As part of the research, the institute is working in developing cannabis varieties yield greater amounts of CBD – the non-psychoactive component of cannabis, Dr. D. Srinivasa Reddy, director at the Council of scientific and industrial research - Indian Institute of Integrative Medicine Jammu (CSIR-IIIM Jammu) said.
The goal in a year’s time is to conduct one human clinical trial on medical cannabis and its effects on pain relief. However, this is contingent on regulatory approval, said Dr Reddy who took over from CSIR-IIIM’s former director Dr. Ram Vishwakarma slightly more than two years ago.
“CSIR-IIIM Jammu is currently working with the concerned stakeholders drafting cannabis policy to harness the nation's potential, particularly towards the medical benefits of this cannabis research.
“In particular, we are working on cancer pain relief, that is an immediate need. We are working with Tata Memorial Hospital in Mumbai. We are also working on other areas, but they are still in the early stages.
“We are also engaged in working in like a platform for functional genomics for cannabis sativa as a component for the project. So, we have one project called the genome editing crop improvement, the G E crop, so that also we're trying to work on work around this cannabis species,” said Dr. Reddy.
With over 20 years of research experience in the area of natural products, medicinal chemistry, and drug discovery, Dr. Reddy concurrently holds directorship in two other national agencies, namely CSIR-Indian Institute of Chemical Technology, Hyderabad and CSIR-Central Drug Research Institute, Lucknow.
No pain no gain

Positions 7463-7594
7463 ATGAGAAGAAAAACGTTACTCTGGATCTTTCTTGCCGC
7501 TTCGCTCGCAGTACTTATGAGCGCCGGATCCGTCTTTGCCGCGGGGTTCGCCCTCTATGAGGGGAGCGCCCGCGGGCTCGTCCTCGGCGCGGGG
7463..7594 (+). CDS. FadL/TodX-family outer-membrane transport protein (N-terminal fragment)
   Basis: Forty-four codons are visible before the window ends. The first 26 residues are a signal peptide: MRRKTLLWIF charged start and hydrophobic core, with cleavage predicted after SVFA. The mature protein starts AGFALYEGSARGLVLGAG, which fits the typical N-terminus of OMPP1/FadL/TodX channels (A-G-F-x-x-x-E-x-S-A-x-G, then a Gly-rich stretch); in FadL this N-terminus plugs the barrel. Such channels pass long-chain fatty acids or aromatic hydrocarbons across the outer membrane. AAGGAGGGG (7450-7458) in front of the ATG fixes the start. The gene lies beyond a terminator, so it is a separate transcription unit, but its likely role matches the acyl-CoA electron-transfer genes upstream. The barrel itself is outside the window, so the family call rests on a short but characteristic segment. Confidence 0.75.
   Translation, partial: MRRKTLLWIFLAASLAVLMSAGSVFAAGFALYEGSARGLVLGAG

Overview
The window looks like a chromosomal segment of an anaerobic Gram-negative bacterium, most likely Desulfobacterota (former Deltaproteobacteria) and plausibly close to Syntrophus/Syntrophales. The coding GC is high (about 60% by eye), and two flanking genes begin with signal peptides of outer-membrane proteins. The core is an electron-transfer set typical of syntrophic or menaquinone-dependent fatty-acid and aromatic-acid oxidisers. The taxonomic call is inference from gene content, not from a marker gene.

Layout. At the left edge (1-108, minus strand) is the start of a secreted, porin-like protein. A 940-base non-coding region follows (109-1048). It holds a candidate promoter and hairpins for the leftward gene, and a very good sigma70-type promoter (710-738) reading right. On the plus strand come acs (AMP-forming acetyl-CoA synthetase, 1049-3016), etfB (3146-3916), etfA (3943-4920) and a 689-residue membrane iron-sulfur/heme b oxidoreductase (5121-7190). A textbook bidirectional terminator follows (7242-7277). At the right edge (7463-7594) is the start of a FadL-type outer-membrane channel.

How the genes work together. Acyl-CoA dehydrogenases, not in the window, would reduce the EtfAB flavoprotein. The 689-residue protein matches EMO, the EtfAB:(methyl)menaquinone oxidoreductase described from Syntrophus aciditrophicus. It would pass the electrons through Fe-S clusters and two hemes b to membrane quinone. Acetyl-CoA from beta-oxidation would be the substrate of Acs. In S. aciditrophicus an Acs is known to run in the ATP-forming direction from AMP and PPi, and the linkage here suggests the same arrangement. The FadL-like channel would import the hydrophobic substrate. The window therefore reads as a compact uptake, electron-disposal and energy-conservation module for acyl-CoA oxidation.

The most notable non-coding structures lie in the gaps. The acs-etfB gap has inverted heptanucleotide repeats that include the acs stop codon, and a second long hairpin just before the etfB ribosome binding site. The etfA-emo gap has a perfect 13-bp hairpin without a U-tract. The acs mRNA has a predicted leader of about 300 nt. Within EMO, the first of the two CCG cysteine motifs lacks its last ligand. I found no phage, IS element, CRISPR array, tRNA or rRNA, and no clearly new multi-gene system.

The young Dr. Reddy grew up in Telegana. His father worked as a farmer while mother is a housewife.
Interestingly, he used to distribute newspapers part-time while he was still studying and in timber depot during vacation.
“Since you asked about my ambition, one supervisor used to be there (timber depot). He used to be a tough guy and at that time, my ambition that time was to become a supervisor who makes a few thousands, but I was making a few hundreds at that time. Again, when you move into a different stage of life, goals will change…”
Asked his advice for young colleagues and scientists who have just started in this field, he said: “My motto in general always has been no pain, no gain in life…Rewards are the by-products of your sincere hard work and smart work.
“As a director and fellow scientist working in national laboratories, I always tell that our work must translate to the welfare of people, because most of us are funded by government and particularly, taxpayers’ money.
“Work for the society, I always tell that, and no compromise on your ethics, particularly in terms of research,” he said.
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